Poking around in a fresh VM in Vagrant, I see

  1. bash
  2. dash, a POSIX compliant shell linked under sh
  3. python3, 3.11.2 at the time of writing
  4. awk, specifically mawk
  5. sed, if you count that (I do)
  6. perl, specifically Perl 5

There may be others I missed.

Why I’m curious: Knowing that a language is installed by default on the most popular Linux distribution can simplify certain concerns considerably, which are of special interest to people who don’t work on Internet-connected boxes. Knowing that Python/Perl is already on there means that, provided your script only relies on the standard library, you should be able to just scp it over in a pinch and have it “just work”.

You can also do this with Go binaries, etc. thanks to their static linking. However, this doesn’t include the source code by default, which may be
an important concern for far future people who want to figure out what on Earth ./foobar is actually doing.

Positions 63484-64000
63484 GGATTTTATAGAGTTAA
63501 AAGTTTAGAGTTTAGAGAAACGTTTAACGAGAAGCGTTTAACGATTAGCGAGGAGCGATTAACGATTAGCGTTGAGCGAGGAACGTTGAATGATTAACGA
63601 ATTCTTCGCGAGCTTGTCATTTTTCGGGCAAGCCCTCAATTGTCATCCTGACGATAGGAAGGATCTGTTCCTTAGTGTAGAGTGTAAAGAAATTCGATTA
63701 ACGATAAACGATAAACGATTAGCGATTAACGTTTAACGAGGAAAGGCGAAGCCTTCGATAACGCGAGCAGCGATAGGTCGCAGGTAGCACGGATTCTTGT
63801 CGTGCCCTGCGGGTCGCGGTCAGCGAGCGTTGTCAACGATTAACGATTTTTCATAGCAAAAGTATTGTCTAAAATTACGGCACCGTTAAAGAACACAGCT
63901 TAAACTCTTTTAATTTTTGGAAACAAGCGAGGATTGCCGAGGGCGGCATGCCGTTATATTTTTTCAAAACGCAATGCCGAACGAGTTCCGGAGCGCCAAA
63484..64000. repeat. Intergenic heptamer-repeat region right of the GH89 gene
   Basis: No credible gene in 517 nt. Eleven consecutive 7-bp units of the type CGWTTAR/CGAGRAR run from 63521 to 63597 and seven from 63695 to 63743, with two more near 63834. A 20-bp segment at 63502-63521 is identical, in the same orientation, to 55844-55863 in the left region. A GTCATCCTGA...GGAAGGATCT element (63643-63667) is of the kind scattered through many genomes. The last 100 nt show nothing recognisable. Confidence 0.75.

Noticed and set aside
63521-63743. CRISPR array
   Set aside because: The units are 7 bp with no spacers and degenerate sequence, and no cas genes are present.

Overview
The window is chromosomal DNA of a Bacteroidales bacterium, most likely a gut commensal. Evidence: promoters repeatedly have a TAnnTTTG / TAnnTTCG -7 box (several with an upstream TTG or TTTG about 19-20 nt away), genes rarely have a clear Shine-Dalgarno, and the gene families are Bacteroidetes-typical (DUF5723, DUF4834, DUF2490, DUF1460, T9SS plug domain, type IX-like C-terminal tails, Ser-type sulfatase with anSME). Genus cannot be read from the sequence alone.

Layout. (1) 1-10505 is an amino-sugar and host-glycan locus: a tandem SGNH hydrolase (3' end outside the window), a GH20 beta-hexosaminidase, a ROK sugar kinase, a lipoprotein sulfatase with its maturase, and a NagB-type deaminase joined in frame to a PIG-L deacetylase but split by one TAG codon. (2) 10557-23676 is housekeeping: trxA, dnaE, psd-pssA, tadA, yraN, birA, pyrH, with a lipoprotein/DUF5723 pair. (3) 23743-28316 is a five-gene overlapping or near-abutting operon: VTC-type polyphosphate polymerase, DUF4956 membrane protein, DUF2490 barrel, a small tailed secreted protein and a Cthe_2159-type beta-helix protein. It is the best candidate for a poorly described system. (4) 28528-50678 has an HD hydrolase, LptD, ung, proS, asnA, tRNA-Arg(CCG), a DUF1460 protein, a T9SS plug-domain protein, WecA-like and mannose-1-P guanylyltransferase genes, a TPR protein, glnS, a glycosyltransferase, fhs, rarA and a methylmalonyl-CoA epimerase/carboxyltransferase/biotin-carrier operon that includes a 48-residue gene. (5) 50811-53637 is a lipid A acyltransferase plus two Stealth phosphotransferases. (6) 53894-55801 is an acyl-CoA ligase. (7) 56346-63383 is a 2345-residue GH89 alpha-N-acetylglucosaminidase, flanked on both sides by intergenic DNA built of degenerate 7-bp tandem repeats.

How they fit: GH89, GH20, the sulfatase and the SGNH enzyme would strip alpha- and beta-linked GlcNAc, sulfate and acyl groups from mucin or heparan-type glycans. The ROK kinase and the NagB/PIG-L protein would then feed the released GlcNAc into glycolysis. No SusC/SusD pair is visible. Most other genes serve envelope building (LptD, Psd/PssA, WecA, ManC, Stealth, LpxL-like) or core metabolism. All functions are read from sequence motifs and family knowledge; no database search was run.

I don’t know why I don’t hear this point get more airtime among people when discussing the pros and cons of Python/Perl as scripting languages. Maybe most employed software engineers just don’t work in the weird marginal zones I work in very much anymore. I would certainly prefer not to be SSHing into machines all the time, but hey, it’s a very transferable skill and you take what you can get.

Chalk this up as another, perhaps underrated, point in favor of learning Python as your first programming language, aside from the stellar quality resources that exist for it as well. It was a great horse to bet on for me back in 2009, and it’s only gotten better from there.